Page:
Tuesday, January 18, 2011

Gunshots, sanctioned looting and.... soccer (football)

As night rolled around, I had just started changing out of my daytime clothes into my all black, athletic nighttime ensamble when I heard gunshots.

I was just starting to go outside to see what was going on, when a female canadian friend of mine who lives in my neighborhood (we're the only westerners here) called me. Her Tunisian boyfriend was out on the street already and she wanted to know if I had seen him or knew what was going on.

Per usual I had no idea whatsoever what was going on and she told me that the shooting was coming from Rue Imam Muslem, and that she had seen people running down the street carrying electronics and other valuables . 

I ran over there and saw a huge group of people standing around a large, well built house with broken windows. There was an Army truck outside and soldiers were shooting in the air to make people give them room.

I saw my friend Leila there and she told me that the house belonged relatives of Ben Ali. The relatives had fled the country and now people were looting the house.

The soldiers had come on the scene midway through, but since everyone hates Ben Ali, the soldiers allowed people to take anything they could carry away. After everything was gone the people had wanted to burn the house down for good measure.

While the soldiers here are typically laisse faire when it comes to robbing the former ruling families, they have a strict "no burning anything" policy and began firing in the air to stop people from setting things on fire.

They then talked to a local group of stick wielding citizens who built a barricade around the house.

Then i went up the street and played soccer (football for all you non-Americans) with a bunch of kids at a barricade.

video

In the last two days the terrifying gun battles and tense traffic stops are being increasingly replaced by recreation (the gunfire and traffic stops are still occasionally there though).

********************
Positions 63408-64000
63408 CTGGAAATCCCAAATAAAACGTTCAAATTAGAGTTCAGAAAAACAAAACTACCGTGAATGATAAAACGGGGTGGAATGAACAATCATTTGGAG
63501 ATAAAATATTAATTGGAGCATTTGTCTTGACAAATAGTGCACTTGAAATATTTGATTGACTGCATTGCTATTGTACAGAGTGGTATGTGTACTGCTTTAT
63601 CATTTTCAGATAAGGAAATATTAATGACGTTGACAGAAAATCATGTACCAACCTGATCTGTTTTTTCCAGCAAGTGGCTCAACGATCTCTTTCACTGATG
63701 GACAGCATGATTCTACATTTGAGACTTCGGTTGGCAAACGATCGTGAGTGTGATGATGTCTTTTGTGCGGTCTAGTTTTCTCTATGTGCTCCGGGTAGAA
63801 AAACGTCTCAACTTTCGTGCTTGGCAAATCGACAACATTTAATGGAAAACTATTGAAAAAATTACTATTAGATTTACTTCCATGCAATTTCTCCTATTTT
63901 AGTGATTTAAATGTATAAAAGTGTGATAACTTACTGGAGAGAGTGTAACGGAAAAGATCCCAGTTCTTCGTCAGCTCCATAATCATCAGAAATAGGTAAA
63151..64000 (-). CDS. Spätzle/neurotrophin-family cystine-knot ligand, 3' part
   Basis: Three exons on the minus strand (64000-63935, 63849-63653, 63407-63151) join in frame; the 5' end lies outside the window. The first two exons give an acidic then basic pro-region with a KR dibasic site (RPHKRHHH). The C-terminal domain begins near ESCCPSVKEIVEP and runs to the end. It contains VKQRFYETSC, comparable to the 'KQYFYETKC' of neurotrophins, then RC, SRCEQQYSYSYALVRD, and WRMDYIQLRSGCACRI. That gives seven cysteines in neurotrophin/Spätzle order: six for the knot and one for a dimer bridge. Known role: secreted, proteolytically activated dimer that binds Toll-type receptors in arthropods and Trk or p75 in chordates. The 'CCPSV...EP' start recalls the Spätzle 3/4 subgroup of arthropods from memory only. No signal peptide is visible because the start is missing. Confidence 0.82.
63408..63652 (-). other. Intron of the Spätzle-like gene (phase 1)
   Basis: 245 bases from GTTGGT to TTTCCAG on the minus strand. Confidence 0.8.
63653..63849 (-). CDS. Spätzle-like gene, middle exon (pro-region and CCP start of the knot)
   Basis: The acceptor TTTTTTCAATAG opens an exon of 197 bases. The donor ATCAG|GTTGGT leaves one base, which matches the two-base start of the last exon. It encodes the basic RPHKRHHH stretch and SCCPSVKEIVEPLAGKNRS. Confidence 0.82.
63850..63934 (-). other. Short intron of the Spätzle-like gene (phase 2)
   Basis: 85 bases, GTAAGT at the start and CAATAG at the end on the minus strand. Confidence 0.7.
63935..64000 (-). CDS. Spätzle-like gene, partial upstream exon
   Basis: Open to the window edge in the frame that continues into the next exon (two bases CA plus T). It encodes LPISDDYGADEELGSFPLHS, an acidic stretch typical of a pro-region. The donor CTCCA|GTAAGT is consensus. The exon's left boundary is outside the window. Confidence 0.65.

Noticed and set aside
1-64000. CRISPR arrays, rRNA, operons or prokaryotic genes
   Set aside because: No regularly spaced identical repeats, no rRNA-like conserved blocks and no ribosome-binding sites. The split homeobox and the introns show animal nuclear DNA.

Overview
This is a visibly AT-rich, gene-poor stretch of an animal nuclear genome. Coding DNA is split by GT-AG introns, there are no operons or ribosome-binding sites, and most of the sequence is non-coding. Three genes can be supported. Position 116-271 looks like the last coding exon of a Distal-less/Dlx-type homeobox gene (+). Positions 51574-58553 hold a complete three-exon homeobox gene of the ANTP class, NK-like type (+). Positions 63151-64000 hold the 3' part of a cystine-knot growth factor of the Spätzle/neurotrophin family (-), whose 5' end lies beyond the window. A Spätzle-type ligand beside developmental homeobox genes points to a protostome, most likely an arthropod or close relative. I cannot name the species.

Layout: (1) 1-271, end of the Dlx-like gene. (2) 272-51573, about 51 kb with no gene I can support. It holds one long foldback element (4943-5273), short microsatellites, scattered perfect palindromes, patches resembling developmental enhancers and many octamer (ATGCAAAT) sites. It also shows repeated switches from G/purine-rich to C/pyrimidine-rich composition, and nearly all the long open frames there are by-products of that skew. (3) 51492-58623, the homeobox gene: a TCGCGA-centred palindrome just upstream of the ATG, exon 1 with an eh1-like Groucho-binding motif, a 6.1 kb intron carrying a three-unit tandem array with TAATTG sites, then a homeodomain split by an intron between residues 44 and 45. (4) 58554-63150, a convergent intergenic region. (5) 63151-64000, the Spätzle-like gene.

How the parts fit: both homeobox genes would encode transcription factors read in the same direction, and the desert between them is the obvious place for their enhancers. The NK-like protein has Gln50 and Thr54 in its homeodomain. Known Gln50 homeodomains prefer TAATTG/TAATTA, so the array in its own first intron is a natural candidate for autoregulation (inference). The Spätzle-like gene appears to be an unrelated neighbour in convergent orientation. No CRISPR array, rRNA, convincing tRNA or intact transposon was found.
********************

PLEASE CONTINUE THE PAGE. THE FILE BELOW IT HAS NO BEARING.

I have been very well fed


And learned some Tunisian/French card games.


Many of my friends at home have been asking me about the new government, and what I think it's going to look like.

Not surprisingly I had no idea, so tonight I asked some of my friends who they thought would do well in the next elections. Interestingly, not a single person had any idea, or even any opinions on any of the political parties.

If the Ben Ali regime (and the regime that came before him) was good at anything, it was crushing any form of political opposition. In the '70s and '80s leftist groups challenged the him, so if you expressed any sort of views to the left of the status quo you were blacklisted or worse. In the '80s and '90s Islamist groups challenged the regime, so if you grew your beard too long, or spent to much time at the mosque you would be "in trouble".

As a result the opposition developed in exile and has very little base among the Tunisian people. However if I had to guess, I would say a moderate Islamist party (ala AKP in Turkey) will probably get a plurality. Moderate Islamist parties tend to put a big emphasis on social justice/economic redistribution and tend to shy away from doing things like forcing women to wear the hijab and stuff like that.

Tunisians practice a very tolerant, easy form of Islam. (most young guys drink openly, it's cool if you never go to the Mosque) However, being a devout, practicing Muslim gives you a lot of social capital here, and I think there is a view that a politician who goes to the mosque and prays regularly is less likely to screw you then one who doesn't. Also Ben Ali's regime was so repressively secular that there is bound to be a backlash against that.

There are also many Tunisians I know with very secular values, and they generally tend to hold vaguely center left views. There are many political parties competing for this group, and who will win will probably depend on personality and platform rather then ideology.

2 comments:

  1. Thanks for keeping your blog going. I've been reading for 4-5 days now and this is amazing.

    Keep it up!

    Wasalam habibi

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  2. yeah hopefully over the next week things will get boring enough that I have nothing to write about.

    if things stay this peaceful, i'll have to start writing about cous cous and horiza

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